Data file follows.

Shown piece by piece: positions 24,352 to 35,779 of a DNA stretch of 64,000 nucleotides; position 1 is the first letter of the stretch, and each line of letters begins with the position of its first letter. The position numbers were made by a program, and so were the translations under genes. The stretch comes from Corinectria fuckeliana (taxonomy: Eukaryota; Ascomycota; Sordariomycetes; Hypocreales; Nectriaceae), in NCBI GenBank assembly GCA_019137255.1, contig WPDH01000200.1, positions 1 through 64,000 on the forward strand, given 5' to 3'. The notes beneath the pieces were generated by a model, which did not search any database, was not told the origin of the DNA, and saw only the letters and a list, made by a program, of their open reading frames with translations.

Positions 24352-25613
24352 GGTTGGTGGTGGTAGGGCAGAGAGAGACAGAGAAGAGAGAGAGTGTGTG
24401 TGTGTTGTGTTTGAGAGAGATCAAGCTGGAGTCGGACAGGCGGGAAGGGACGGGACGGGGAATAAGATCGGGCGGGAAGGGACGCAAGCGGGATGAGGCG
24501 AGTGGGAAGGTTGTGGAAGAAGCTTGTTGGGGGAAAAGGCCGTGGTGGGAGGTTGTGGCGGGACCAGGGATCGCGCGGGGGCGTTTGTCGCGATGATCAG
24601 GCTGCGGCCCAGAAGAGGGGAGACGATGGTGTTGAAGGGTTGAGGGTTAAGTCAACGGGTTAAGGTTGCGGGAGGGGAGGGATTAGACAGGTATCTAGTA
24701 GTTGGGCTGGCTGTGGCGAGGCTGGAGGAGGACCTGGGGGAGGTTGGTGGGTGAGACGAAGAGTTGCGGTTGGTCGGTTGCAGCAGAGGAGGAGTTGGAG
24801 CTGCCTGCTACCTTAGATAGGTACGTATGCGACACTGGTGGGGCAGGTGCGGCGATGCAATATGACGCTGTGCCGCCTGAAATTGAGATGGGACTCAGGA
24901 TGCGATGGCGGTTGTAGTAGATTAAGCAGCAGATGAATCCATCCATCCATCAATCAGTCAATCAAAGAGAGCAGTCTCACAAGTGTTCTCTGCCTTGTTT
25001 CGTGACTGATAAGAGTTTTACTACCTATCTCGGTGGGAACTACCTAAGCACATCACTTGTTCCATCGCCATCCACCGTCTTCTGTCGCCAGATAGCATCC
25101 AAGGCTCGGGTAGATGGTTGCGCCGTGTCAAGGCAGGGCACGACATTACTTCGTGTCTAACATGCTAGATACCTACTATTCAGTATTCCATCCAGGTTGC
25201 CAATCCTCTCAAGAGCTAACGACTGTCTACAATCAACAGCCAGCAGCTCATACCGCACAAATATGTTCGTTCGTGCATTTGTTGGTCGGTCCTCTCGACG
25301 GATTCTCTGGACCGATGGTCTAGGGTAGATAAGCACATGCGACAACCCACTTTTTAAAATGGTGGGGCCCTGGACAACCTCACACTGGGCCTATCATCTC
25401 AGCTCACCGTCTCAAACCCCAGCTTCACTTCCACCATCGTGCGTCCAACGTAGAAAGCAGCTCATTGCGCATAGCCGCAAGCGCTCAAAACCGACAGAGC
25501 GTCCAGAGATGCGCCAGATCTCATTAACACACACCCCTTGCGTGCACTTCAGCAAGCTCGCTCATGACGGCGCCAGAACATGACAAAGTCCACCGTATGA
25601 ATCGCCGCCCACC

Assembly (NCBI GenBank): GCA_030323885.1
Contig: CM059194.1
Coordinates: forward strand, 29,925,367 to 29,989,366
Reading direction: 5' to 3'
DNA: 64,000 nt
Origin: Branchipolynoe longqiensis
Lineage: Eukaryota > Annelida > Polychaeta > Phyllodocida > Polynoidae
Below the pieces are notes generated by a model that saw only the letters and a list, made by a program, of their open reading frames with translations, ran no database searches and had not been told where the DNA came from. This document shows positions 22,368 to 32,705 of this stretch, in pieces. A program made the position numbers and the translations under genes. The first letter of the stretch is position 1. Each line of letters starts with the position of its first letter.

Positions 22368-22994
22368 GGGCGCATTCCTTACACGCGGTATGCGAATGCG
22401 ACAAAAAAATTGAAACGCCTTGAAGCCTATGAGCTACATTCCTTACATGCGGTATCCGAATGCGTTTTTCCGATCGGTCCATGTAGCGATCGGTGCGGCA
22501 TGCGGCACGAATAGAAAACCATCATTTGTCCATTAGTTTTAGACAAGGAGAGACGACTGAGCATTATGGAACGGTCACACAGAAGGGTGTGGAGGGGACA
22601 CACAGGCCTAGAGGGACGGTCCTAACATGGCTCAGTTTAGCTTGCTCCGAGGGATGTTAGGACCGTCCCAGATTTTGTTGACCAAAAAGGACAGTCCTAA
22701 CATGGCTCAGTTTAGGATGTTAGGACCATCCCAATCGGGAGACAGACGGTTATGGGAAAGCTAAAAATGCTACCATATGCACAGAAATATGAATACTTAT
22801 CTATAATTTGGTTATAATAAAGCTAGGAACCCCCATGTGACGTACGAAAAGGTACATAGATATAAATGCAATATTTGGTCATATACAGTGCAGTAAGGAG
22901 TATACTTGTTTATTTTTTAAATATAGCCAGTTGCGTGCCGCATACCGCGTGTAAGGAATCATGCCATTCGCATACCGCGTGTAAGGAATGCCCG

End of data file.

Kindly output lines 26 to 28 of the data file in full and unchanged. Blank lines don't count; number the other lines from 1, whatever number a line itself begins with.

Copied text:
22368 GGGCGCATTCCTTACACGCGGTATGCGAATGCG
22401 ACAAAAAAATTGAAACGCCTTGAAGCCTATGAGCTACATTCCTTACATGCGGTATCCGAATGCGTTTTTCCGATCGGTCCATGTAGCGATCGGTGCGGCA
22501 TGCGGCACGAATAGAAAACCATCATTTGTCCATTAGTTTTAGACAAGGAGAGACGACTGAGCATTATGGAACGGTCACACAGAAGGGTGTGGAGGGGACA